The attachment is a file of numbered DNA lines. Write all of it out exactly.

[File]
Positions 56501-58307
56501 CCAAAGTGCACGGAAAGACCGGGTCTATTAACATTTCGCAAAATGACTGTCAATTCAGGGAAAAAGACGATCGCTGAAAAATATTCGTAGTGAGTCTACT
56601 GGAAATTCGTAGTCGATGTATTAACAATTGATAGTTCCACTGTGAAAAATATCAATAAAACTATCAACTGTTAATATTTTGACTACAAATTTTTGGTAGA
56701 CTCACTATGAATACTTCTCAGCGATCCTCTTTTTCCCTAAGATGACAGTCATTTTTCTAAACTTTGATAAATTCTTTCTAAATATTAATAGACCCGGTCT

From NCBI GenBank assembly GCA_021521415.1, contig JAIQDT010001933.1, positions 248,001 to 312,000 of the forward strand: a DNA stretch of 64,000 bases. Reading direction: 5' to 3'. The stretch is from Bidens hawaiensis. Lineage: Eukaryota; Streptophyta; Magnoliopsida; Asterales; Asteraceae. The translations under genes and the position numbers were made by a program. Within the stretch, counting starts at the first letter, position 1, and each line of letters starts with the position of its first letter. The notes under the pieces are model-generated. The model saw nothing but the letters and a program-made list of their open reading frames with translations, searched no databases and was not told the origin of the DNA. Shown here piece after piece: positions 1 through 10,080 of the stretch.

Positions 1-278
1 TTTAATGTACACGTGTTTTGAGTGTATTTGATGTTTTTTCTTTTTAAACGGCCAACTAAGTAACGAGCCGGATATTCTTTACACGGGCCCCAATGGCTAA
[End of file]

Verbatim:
Positions 56501-58307
56501 CCAAAGTGCACGGAAAGACCGGGTCTATTAACATTTCGCAAAATGACTGTCAATTCAGGGAAAAAGACGATCGCTGAAAAATATTCGTAGTGAGTCTACT
56601 GGAAATTCGTAGTCGATGTATTAACAATTGATAGTTCCACTGTGAAAAATATCAATAAAACTATCAACTGTTAATATTTTGACTACAAATTTTTGGTAGA
56701 CTCACTATGAATACTTCTCAGCGATCCTCTTTTTCCCTAAGATGACAGTCATTTTTCTAAACTTTGATAAATTCTTTCTAAATATTAATAGACCCGGTCT

From NCBI GenBank assembly GCA_021521415.1, contig JAIQDT010001933.1, positions 248,001 to 312,000 of the forward strand: a DNA stretch of 64,000 bases. Reading direction: 5' to 3'. The stretch is from Bidens hawaiensis. Lineage: Eukaryota; Streptophyta; Magnoliopsida; Asterales; Asteraceae. The translations under genes and the position numbers were made by a program. Within the stretch, counting starts at the first letter, position 1, and each line of letters starts with the position of its first letter. The notes under the pieces are model-generated. The model saw nothing but the letters and a program-made list of their open reading frames with translations, searched no databases and was not told the origin of the DNA. Shown here piece after piece: positions 1 through 10,080 of the stretch.

Positions 1-278
1 TTTAATGTACACGTGTTTTGAGTGTATTTGATGTTTTTTCTTTTTAAACGGCCAACTAAGTAACGAGCCGGATATTCTTTACACGGGCCCCAATGGCTAA